Mayor Collins: My analysis of our water incidentWritten by D. Michael Collins | | firstname.lastname@example.org
Editor’s Note: The following document was provided to Toledo City Council in the days following the Aug. 2-4 drinking water ban. Minor edits have been made for clarity.
I feel compelled to share the events and challenges faced as a result of the harmful algal bloom and its impact on our water supply.
The first thing I must suggest is we have a facility which is  years old. This system has served us well and in truth produced water of the highest quality anywhere in the United States. The science and engineering which were used in the construction of the plant were the finest the world had to offer.
When we look at the broader picture not all systems are the same, we use the natural resource from Lake Erie. There are other point sources such as rivers, deep-water wells, freshwater lakes, recycle systems and reservoirs. Our geographical location enables us to have one of the best sources for water on this planet.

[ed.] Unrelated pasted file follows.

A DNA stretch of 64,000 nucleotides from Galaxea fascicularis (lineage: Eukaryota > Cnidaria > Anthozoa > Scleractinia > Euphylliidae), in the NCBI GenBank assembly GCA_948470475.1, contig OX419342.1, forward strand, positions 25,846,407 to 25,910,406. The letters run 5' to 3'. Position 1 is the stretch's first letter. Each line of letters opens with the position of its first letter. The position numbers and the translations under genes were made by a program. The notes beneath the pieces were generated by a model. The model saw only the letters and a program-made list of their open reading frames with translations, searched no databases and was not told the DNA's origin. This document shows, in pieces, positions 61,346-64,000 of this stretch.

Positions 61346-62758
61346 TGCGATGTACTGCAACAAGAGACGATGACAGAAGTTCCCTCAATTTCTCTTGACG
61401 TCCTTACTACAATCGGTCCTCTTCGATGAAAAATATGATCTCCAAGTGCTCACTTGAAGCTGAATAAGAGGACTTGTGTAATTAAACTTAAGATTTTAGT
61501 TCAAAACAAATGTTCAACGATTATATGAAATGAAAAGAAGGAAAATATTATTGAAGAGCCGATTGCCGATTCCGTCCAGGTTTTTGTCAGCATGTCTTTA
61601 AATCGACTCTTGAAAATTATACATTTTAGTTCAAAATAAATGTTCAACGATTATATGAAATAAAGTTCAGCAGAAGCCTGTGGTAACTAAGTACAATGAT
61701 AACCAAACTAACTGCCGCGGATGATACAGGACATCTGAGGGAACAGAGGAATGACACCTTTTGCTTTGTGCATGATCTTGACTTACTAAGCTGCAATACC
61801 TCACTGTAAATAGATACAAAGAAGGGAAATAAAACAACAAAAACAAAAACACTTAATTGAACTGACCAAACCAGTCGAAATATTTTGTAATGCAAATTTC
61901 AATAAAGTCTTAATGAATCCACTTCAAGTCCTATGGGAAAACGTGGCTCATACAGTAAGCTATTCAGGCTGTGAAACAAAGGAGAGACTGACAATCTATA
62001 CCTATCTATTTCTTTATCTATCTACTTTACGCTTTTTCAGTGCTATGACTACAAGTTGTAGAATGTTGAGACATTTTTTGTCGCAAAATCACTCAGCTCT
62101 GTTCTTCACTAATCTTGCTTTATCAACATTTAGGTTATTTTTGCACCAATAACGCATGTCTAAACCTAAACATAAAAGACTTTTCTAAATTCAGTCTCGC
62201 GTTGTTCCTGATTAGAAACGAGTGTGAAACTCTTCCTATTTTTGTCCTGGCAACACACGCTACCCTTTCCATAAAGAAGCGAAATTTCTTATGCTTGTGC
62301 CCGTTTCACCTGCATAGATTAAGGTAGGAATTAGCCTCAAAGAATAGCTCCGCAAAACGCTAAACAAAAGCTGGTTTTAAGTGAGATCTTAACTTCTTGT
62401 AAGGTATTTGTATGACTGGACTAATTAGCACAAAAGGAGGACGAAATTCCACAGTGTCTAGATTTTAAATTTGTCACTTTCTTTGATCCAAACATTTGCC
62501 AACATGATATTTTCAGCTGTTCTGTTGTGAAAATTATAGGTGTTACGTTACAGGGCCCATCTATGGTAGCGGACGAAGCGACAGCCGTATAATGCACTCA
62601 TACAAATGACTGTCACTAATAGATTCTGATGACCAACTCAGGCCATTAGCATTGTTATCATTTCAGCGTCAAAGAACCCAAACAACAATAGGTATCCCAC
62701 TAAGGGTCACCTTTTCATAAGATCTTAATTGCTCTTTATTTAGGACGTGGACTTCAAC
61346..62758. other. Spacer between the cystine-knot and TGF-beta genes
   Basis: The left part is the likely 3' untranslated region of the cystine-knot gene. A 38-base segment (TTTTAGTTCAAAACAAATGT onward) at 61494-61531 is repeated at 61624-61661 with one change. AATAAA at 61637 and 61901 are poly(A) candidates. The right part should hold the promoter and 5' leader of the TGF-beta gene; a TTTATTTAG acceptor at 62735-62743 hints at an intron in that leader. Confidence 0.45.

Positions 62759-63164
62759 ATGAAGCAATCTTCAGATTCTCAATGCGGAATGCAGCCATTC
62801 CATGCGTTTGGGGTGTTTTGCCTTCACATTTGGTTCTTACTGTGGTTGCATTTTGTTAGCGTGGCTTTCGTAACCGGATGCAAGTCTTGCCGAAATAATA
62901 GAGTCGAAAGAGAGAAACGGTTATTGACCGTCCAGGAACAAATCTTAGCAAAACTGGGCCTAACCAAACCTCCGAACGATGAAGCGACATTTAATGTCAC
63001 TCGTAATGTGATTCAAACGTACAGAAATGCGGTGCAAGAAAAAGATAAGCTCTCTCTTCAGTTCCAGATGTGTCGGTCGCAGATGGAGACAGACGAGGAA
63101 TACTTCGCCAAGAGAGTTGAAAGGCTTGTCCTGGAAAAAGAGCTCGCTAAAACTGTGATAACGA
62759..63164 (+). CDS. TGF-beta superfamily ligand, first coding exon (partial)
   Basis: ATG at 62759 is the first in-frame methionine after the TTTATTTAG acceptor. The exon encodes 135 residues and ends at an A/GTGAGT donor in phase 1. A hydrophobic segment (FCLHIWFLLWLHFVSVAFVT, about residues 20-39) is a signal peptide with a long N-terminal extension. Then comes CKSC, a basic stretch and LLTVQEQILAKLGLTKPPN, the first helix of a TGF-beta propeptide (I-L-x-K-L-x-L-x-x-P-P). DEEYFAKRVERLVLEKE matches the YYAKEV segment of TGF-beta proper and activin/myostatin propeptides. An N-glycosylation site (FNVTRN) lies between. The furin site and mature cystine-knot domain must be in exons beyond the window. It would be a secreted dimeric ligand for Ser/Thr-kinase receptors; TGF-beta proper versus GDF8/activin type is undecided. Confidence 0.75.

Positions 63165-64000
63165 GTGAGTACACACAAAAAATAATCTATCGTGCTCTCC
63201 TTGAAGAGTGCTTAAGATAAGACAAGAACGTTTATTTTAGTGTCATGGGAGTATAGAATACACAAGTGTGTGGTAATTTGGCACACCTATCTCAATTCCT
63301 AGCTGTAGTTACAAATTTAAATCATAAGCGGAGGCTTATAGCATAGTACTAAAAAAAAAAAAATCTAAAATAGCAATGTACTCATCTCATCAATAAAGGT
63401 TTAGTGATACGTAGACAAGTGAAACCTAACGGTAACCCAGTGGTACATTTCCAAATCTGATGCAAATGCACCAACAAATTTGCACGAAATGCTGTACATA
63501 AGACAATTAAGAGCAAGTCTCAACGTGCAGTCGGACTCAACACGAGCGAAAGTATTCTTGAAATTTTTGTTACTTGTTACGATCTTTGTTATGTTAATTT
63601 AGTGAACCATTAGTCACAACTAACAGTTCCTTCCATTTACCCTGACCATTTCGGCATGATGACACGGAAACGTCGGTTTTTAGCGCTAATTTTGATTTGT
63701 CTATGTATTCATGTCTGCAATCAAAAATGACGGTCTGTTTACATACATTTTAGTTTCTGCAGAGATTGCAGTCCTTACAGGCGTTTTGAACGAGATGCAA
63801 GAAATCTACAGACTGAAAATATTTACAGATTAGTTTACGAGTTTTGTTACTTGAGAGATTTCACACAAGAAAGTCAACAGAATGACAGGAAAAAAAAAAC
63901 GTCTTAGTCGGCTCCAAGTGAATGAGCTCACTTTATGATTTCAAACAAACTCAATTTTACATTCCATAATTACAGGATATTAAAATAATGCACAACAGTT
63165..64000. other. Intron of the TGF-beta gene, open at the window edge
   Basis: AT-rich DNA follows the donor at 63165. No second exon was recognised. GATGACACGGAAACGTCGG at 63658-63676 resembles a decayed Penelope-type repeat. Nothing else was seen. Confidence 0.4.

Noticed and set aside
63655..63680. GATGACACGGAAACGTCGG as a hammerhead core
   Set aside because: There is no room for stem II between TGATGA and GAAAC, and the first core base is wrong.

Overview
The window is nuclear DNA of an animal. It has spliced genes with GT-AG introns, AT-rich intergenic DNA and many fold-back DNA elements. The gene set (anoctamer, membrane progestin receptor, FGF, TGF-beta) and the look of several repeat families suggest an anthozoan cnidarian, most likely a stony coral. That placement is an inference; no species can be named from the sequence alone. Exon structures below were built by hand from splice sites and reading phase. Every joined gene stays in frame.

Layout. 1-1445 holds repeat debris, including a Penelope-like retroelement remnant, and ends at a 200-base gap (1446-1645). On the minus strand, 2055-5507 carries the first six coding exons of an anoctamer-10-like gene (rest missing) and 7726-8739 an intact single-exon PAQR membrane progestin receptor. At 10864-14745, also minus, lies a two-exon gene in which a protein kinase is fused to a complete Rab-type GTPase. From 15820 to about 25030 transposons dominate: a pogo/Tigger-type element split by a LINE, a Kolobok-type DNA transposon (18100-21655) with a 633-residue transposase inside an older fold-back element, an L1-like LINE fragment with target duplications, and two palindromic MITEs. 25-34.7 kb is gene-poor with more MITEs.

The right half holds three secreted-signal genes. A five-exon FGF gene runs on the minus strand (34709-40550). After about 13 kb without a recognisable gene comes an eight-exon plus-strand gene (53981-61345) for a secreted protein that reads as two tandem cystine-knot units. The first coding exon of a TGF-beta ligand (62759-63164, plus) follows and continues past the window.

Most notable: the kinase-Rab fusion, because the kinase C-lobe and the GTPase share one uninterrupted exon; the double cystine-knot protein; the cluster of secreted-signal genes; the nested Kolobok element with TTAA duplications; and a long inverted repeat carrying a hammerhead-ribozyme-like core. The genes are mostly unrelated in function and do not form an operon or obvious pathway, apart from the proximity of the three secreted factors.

Unfortunately, as a society we have been poor stewards of this marvelous nature’s gift. The multitude of discussions as to how we arrived at this compromised environmental challenge is not the final step, in my opinion; dialogue absent an action plan serves no positive outcome.
Due to this event we have been the focus of both the national and international media. I believe we must as a community and region act with one goal, and that is seek solutions, create policy and define the future for the future generations.
To those who assume we have more time, my question is what do we do when we run out of time?
I believe I must now advance this discussion to the events of Aug. 1-4, 2014. I offer the following as a chronologic record:
- Ohio EPA directed us to perform testing using a different protocol. The previous test protocol we used was in place and accepted for accuracy for the past several years. Testing results taken at 4:30 p.m. and 9:15 p.m. had results of 2.469 mg/L and 1.926 mg/L respectively. Both were nondetectable under the old method. Initially discussions with the Ohio EPA involved doing additional testing at locations outside of Toledo and evaluating our position at 8 a.m. Saturday morning.